A few months into his presidency, Trump withdrew the United States from the Paris climate agreement against the urging of top leaders, who said global unity on the issue was paramount. At a heated G7 summit held cliffside in Sicily, leaders like German Chancellor Angela Merkel and Canadian Prime Minister Justin Trudeau sought to use their first encounter with Trump to press him into remaining in the deal.

But Trump refused, announcing in the Rose Garden he had been "elected to represent the citizens of Pittsburgh, not Paris."

White House officials insist progress on cutting emissions did not completely stop under Trump; instead it shifted to state and local governments, along with actions taken in the private sector. Indeed, after Trump declared he was looking out for Pittsburgh and not Paris, the mayor of Pittsburgh declared he would continue pressing ahead on reducing carbon emissions anyway.

"We're pretty close to being on the trajectory we said we would be on," a senior administration official said on Wednesday. "The fact that the change in the administration led to a top-line view that it wasn't a priority didn't in fact effect a lot of the trajectory in the country."

Biden, who has already reentered the Paris deal, hopes to send a signal both to foreign leaders and an audience at home that he is adopting a different approach than the previous administration.

7:50 a.m. ET, April 22, 2021

The Dalai Lama and 100 other Nobel Prize laureates are urging world leaders to phase out fossil fuels

From CNN's Ivana Kottasová

As the world's most powerful leaders prepare to come together for President Biden's virtual climate summit, the Dalai Lama and 100 other Nobel Prize winners have a clear message for them: Keep fossil fuels in the ground.

The 101 Nobel laureates have written to Biden and those attending the meeting on Thursday, urging them to take concrete steps to phase out fossil fuels in order to prevent catastrophic climate change.

"The burning of fossil fuels is responsible for almost 80% of carbon dioxide emissions since the industrial revolution," the letter, shared exclusively with CNN, says, adding: "Allowing the continued expansion of this industry is unconscionable."

The signatories make it clear they believe it is up to the summit's attendees to act. "Leaders, not industry, hold the power and have the moral responsibility to take bold actions to address this crisis," they said.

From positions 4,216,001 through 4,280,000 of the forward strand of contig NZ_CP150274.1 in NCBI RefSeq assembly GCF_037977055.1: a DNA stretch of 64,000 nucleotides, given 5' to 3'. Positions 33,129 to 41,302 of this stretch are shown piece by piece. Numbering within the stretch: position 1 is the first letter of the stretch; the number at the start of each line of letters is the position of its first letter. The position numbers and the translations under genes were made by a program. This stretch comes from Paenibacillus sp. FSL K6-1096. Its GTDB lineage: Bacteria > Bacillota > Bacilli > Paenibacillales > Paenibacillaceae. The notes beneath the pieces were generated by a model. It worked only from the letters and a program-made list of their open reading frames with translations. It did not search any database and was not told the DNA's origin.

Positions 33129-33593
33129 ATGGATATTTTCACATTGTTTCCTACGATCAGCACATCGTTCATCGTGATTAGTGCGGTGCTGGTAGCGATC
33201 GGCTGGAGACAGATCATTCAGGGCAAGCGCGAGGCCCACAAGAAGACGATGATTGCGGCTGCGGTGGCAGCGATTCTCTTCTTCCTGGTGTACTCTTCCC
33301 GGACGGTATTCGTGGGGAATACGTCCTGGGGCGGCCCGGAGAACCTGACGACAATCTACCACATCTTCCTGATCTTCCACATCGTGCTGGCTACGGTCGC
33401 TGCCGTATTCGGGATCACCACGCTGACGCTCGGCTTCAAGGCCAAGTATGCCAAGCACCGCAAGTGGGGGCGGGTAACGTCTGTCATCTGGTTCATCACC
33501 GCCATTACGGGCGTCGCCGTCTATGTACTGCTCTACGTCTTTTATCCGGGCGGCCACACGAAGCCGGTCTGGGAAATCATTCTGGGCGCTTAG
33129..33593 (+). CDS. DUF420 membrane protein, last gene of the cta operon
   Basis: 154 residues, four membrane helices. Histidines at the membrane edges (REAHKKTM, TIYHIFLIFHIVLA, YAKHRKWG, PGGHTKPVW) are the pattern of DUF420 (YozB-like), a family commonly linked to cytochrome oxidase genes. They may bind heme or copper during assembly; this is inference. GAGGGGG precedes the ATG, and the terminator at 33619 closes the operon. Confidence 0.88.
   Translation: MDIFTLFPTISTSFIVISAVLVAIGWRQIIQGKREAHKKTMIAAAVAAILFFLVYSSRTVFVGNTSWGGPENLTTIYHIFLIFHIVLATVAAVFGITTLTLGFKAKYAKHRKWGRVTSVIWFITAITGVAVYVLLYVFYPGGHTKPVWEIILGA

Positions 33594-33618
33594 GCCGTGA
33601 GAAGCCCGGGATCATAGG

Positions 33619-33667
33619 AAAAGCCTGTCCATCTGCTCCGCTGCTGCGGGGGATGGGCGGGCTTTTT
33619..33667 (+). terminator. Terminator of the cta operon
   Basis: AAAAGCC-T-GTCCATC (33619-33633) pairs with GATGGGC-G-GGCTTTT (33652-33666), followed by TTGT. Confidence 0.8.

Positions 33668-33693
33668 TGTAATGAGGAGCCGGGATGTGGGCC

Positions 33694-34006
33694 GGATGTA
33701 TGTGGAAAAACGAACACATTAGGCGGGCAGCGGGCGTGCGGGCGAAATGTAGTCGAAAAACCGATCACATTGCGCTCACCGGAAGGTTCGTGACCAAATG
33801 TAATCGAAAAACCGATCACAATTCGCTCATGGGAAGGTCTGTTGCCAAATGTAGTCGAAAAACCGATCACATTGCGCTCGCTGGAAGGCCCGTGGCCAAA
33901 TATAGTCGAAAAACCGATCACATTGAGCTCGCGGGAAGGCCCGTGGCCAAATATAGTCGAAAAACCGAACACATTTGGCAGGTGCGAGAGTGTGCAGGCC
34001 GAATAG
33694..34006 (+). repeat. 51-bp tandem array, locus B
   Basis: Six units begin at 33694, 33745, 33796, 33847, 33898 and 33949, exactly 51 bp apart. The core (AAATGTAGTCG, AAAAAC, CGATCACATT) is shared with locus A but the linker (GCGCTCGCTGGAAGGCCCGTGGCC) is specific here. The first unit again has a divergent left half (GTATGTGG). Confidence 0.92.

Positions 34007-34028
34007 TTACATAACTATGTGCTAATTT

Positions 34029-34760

The laureates outline three steps they say world leaders need to take:

  • Put an end to any further expansion of oil, gas and coal production
  • Phase out existing fossil fuel production in a manner that is fair and equitable
  • Invest heavily in the global transition to renewable energy

"In addition to being the leading source of emissions, there are local pollution, environmental and health costs associated with extracting, refining, transporting and burning fossil fuels. These costs are often paid by Indigenous peoples and marginalized communities," the letter says.

The letter, which was coordinated by the Fossil Fuel Non-Proliferation Treaty Initiative, has been signed by some of the world's most distinguished scientists, peace makers and writers.

7:46 a.m. ET, April 22, 2021

Today's summit will be a different type of gathering due to the pandemic

From CNN's Kevin Liptak

Known to favor a back-slap and handshake style, President Biden will be limited to a computer screen as he seeks to restore American credibility on the world stage while also convincing fellow leaders to make bold pledges to stave off global warming.

Officials said the logistics of a virtual summit made pull-asides or individual bilateral meetings difficult to organize, and Biden has found previous virtual meetings with foreign leaders somewhat stilted.

This week's meeting is the largest virtual summit of world leaders to be convened over the past pandemic-altered year.

When he begins traveling abroad, potentially as soon as June, Biden is expected to continue pressing on climate issues leading up to a major summit in Scotland in November.

The urgency of the matter was underscored this week in a new report from the International Energy Agency, which estimated carbon emissions from energy use are on track to spike by 1.5 billion tons in 2021 as heavy coal consumption in Asia – China, in particular – outweigh rapid growth in renewable sources.

That would be the second largest annual increase in energy-related emissions in history.